Refinancing your existing mortgage can provide many benefits, including a lower interest rate, shorter repayment term, and more manageable monthly payments. Converting an adjustable-rate mortgage to a fixed-rate mortgage can also provide more certainty to borrowers who are worried about rising interest rates. However, those benefits often come with extra fees and costs.
All of these potential benefits make refinancing a powerful tool. It’s easy to understand why homeowners refinanced $355 billion in mortgage debt in 20171, even with mortgage rates on the rise. Here, we discuss some of the most common fees and costs associated with refinancing a mortgage to help you prepare for the process.
How much does it cost to refinance a mortgage?
The costs of refinancing a mortgage or home loan can vary pretty substantially from lender to lender and state to state, depending on their unique processes and requirements. That said, certain fees are more common than others. Here are some of the most common fees that homeowners may encounter during the refinance process.
Mortgage application fee
In most cases, a mortgage application fee is often paid by the borrower at the beginning of the mortgage refinancing application process, regardless of whether or not the refinance is approved.
In addition to allowing the lender to recoup some of their expenses on loans that are not approved, this fee also discourages frivolous applications and allows lenders to focus on serious applicants.
Not all lenders charge an application fee. The exact amount charged will depend on the lender but can range from a low of around $100 to a high of a few hundred dollars.
Before agreeing to refinance a home, a lender will need to understand what the home’s current market value is, and this will require an appraisal by a licensed appraiser.
The exact cost of the appraisal will vary based on a number of factors, including the type of loan you are applying for, the size of the property, and whether the bank has an existing relationship with the appraiser. At a minimum, you can expect to pay at least a few hundred dollars in appraisal fees, and up to $1,000 or more for more complicated properties.
Whereas a home appraisal is meant to help the lender understand the market value of a property, a home inspection is meant to determine whether a property is structurally sound and liveable. This will typically involve inspecting the home’s wiring, plumbing, and structural integrity for issues, as well as looking for exposure to pests (like termites) and toxins (like asbestos or radon).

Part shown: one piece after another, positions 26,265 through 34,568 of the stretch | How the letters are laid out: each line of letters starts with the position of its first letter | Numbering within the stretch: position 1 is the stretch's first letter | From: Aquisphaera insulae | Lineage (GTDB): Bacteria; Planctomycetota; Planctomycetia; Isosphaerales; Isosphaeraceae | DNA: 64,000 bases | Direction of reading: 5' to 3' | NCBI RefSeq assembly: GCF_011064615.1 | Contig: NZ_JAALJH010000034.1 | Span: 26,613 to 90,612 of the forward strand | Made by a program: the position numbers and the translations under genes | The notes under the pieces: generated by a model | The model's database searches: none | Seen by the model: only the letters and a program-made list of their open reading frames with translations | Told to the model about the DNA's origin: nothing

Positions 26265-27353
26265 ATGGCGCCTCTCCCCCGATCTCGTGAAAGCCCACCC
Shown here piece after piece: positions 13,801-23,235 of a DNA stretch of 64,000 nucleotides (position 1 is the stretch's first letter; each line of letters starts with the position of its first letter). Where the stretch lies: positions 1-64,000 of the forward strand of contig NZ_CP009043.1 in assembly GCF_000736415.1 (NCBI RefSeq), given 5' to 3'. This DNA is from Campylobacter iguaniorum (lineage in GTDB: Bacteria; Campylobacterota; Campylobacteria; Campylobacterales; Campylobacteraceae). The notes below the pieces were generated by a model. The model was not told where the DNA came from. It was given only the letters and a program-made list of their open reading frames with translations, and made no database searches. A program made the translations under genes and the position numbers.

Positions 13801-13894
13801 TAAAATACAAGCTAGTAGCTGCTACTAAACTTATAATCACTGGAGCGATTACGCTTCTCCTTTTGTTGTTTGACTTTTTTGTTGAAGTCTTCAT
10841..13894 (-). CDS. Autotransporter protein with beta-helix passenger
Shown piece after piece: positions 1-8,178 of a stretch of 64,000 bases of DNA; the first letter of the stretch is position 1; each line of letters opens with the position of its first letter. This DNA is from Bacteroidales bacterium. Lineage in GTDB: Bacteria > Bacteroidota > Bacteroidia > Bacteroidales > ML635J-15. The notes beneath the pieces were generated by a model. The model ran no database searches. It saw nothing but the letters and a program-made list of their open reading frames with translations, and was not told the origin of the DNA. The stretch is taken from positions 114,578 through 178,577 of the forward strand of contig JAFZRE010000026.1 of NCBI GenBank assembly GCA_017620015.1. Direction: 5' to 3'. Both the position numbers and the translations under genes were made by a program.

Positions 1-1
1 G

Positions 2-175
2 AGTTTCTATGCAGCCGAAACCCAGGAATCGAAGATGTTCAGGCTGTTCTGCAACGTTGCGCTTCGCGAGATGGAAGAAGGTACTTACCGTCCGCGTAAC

Home inspection fees, like appraisals, will vary based on the size of the home and the complexity of the property. Homeowners can expect to pay anywhere from a couple hundred to $500 or more for their home inspection.
Before moving forward with the refinancing process, lenders must conduct a title search. This typically involves the hiring of a title company to research property databases, court records, and past deeds, with the purpose of ensuring that a) the borrower owns the property that they are seeking to refinance and b) that there are no liens or claims against the property.
The cost of a title search can vary substantially from state to state and region to region but is usually a few hundred dollars.
If a home is located in a federally designated flood zone, then a lender will often require you to obtain flood insurance prior to agreeing to refinance. The process of obtaining flood insurance may require a flood certification (also called an elevation certification), which is used to determine the proper insurance premiums for a given property. The certificate must be completed by a state-licensed land surveyor.
Costs for flood certification will vary by state and locality, and can easily reach a few hundred dollars if the homeowner is paying for a surveyor. Homeowners should check with their municipal government or floodplain manager to see if there is already an elevation certificate on file for their property, as this can offer substantial savings.
Most lenders will require an official land survey of a property before they agree to refinance a home. This survey is used to mark the official boundary lines of a property. As with flood certification (above), this will require hiring a professional land surveyor.
Land survey costs will vary from state to state and county to county but typically will fall somewhere between $300 and $700.